The recent high profile murders of two young British travelers on Koh Tao, a popular tourist destination in the Gulf of Thailand known for its scuba diving industry and pristine beaches, and the subsequent controversial police investigation, have provoked a great deal of discussion in international media and on social networks. Tourist operators worry that Thailand’s ongoing political problems, the recent military coup, a perceived rise of violence against foreigners and the alleged unwillingness of authorities to conduct transparent investigations will affect tourism in Thailand, one of the economic cornerstones of the kingdom that accounts for more than 10 percent of the GDP.
“We got the first cancellations in March, because of anti-governments protests and the travel warnings by European governments. Then the coup in May reduced visitor numbers again. I closed in May and June for the first time in six years. And then in September two kids were murdered in Koh Tao and that’s really taken the wind out of the sails for the Gulf of Thailand destinations.“
The owner of a resort on the Thai holiday island on Koh Samui, the most popular tourist destination off Thailand’s east coast, tells a familiar tale, one repeated by many other business owners, both foreign and local, on condition of anonymity. On Thailand’s world famous Gulf islands, the mood is tense and hopes for the coming high season are muted.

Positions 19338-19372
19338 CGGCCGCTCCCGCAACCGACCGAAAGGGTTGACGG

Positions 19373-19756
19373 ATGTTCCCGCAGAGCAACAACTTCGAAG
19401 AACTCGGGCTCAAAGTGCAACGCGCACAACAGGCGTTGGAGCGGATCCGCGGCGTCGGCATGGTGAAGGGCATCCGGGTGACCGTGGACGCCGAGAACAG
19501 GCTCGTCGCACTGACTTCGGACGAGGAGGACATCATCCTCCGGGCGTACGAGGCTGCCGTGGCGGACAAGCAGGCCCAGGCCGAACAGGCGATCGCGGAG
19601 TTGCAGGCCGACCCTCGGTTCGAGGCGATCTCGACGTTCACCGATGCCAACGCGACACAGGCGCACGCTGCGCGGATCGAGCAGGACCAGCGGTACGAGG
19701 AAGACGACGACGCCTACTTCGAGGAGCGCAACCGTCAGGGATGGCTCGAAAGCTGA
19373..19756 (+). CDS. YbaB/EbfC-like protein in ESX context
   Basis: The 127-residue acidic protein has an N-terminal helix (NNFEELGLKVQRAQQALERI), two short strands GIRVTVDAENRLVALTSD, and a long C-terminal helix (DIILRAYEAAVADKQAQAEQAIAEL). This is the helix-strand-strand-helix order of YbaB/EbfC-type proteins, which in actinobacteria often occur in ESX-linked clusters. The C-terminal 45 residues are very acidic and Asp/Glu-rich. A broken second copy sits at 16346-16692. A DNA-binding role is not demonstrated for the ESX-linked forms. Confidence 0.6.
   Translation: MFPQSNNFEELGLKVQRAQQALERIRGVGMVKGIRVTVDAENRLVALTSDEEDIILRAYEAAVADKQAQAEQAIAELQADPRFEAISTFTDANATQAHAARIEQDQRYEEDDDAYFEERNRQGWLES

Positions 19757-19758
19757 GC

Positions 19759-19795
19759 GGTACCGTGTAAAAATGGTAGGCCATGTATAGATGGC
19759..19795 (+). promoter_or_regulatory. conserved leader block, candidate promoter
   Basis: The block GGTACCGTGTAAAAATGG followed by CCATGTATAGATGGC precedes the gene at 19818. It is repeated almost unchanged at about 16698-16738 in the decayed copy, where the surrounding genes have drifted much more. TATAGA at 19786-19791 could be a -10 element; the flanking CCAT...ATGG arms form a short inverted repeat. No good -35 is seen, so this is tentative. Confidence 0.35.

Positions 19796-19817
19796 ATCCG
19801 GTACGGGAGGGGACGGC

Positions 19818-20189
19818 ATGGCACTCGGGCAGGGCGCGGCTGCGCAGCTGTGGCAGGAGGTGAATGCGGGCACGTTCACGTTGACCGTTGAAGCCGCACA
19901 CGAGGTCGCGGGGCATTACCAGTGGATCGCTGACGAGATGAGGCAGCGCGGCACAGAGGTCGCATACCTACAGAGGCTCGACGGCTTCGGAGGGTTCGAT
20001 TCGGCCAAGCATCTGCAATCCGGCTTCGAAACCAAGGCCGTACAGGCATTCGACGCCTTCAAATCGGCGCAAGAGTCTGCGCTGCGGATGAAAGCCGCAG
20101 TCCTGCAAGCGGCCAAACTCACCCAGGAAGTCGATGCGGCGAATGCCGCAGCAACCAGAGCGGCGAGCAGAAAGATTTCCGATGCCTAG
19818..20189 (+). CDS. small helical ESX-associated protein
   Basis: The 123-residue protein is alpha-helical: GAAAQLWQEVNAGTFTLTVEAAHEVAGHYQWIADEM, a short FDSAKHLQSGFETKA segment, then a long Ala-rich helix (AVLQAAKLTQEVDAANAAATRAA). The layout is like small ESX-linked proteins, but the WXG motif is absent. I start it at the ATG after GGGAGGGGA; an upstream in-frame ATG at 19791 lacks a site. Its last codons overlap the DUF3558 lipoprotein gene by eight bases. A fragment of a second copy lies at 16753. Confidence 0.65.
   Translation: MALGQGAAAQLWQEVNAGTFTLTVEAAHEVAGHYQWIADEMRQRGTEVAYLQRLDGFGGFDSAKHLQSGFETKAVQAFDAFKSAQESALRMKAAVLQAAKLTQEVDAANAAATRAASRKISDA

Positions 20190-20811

But Thailand’s tourism woes do not appear to be that straightforward. One of the main justifications for the military coup was the need to curtail corruption perpetrated by the last democratically elected government of the populist Yingluck Shinawatra, sister former Prime Minister Thaksin Shinawatra who lives in self imposed exile following a conviction for fraud. No doubt, underhand dealings were endemic in Thaksin’s Thailand, but the vote is out on whether the new regime will be able to build a more just society.
In a recent Bangkok Post interview, even Sugree Sithivanich, the deputy governor of the Tourism Authority of Thailand, seemed to express some serious doubts. “A number of tourism operators take advantage of tourists, noticeable from the increase in tourism frauds. Thainess in terms of food and culture has not really changed, but Thais’ morality and integrity have changed for the worse.”